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House guests rebuffed new towels, face cloths

Joyce Walter writes about entertaining house guests
Reflective Moments by Joyce Walter

It had been almost a quarter century since our guest room had been occupied by overnight guests.

Time goes by so quickly when it is just two of us residing in the family home and in that time, we had become complacent about which of us would take over certain rooms in which to store and hang on to valuable treasures. 

We were ecstatic when our friends said they were coming to Moose Jaw for a visit. They tentatively suggested they would investigate a hotel room but we immediately vetoed that idea, saying our home is their home, dust, junk and all.

They agreed that staying with us would be conducive for more visiting time and the plan was set. We would have house guests. Yes, guests that would have access to every corner of the house. Yikes: dust mop where are you when you’re needed?

Our potential guests assured us they wouldn’t look in the corners, but that wouldn’t be a problem, because most of those corners were obscured by boxes and bags, accumulations of stuff, with only single pathways for navigational purposes.

And so it began, a methodical look at what would stay and what would go to charity book sales and to collectors of clothing and household items. We begged boxes from friends, family and local businesses and during their available time, the nephew and niece and their truck were conscripted to deliver loads to various locations, including the city landfill site.

Time-line schedules were made to ensure the debris would be gone and the corners dusted before our guests arrived. In order to make the job easier and save our backs from some heavy lifting, we bought a cordless vacuum and zoomed around the house and up and down the stairs collecting buckets of dust that we would have been embarrassed for anyone to see.

We scrubbed and polished and hid away some boxes in a room that would not be used by our guests unless they wandered in there by mistake. They would have retreated in a hurry.

It is ironic that after our guests had returned to their Ontario home, a provincial newspaper did a feature story on what to do to make a house more friendly for overnight visitors. I read it with interest and noted that we had correctly carried out many of the recommendations.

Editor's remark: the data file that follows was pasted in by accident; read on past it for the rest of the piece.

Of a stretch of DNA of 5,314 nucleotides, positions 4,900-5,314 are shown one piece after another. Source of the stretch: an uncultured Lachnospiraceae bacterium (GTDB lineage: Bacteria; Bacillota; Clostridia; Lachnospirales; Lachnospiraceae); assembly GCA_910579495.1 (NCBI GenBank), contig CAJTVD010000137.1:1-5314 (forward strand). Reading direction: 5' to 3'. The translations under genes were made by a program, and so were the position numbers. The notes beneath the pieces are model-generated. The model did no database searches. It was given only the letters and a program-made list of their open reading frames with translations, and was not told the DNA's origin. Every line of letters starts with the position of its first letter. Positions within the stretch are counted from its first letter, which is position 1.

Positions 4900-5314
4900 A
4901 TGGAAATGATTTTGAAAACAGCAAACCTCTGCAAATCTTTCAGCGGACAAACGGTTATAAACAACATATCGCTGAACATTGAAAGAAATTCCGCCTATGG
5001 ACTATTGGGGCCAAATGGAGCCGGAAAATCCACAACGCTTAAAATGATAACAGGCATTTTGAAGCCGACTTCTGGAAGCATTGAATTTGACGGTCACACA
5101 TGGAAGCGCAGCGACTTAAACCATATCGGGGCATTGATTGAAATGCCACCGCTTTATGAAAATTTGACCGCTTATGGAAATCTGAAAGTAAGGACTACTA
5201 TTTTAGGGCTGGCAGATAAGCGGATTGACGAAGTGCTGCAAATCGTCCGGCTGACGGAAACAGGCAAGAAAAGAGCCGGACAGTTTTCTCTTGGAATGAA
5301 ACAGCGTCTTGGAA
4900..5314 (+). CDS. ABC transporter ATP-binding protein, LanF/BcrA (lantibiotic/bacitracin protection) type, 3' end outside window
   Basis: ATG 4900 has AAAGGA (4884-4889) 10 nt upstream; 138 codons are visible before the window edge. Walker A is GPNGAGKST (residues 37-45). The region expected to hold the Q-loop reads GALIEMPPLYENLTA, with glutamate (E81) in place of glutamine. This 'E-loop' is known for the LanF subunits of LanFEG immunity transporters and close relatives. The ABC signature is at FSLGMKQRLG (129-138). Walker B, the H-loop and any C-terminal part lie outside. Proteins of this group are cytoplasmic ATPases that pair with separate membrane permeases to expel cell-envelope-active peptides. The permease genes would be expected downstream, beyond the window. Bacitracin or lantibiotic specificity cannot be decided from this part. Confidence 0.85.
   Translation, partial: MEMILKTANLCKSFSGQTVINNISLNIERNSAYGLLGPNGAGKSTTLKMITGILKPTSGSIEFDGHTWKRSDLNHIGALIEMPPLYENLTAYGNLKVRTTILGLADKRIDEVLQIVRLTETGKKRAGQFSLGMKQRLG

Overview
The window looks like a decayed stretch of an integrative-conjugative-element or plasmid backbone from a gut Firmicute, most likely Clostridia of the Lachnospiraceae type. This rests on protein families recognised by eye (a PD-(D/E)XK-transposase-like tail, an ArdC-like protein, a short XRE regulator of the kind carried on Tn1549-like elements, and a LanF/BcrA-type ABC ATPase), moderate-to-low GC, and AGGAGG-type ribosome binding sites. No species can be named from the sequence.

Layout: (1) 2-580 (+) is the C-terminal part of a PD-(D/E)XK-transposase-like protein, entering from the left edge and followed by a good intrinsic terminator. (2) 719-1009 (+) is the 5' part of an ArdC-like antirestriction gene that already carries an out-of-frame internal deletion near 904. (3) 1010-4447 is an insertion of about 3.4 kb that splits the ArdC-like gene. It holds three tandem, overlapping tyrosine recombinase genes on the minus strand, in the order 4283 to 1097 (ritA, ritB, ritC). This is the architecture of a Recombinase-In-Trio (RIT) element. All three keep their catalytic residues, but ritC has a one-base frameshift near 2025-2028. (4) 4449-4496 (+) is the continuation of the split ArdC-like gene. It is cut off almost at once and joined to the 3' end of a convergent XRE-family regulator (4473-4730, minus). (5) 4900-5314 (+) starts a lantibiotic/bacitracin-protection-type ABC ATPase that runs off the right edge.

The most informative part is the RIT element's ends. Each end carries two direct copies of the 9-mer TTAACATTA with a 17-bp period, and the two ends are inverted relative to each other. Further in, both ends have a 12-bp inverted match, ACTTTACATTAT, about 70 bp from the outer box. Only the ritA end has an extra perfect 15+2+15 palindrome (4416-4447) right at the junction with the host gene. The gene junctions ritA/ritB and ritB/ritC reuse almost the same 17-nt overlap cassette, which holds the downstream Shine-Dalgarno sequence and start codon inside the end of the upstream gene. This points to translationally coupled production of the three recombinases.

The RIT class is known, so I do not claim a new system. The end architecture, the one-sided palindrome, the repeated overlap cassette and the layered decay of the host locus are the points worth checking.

I removed extraneous items from the guest room. Space was provided in the guest room closet. Chairs were provided on which to store luggage and for sitting for such chores as putting on socks should the bed be too soft or too high. I cleared away stuff on the dresser top. 

The bathtub was cleaned thoroughly, and the shower was checked by the plumber. 

The newspaper story suggested the bedding should be pristine. Yes, it was. The sheets were new and so were the pillows. Unfortunately, the pillows had to be scrunched into the pillowcases that were a size too small because I misread the packaging.

In the bathroom, the recommendation was new towels and face cloths to be available. I was so proud of myself for doing that without any prompts. I hung newly purchased green hand towels and face cloths, plus put the new bath towels readily available in the linen closet. 

I failed the recommendations to put out guest robes, slippers and hand lotion. Nor did I provide scented candles and bottled water and the hangers in the closet were not covered with fabric. Perhaps my hostess training required a refresher course.

Because our guests were such good friends, we felt comfortable urging them to make themselves at home, use the toaster at will, help themselves to bacon and eggs or cereal. Dust if they liked, or not.

But I have to confess to some disappointment in their visit. Our guests went home without using the new towels and face cloths. And so they hang there on the towel rack, waiting to be put away for the next visit. So lonely, so forlorn!

Joyce Walter can be reached at

The views and opinions expressed in this article are those of the author, and do not necessarily reflect the position of this publication.  

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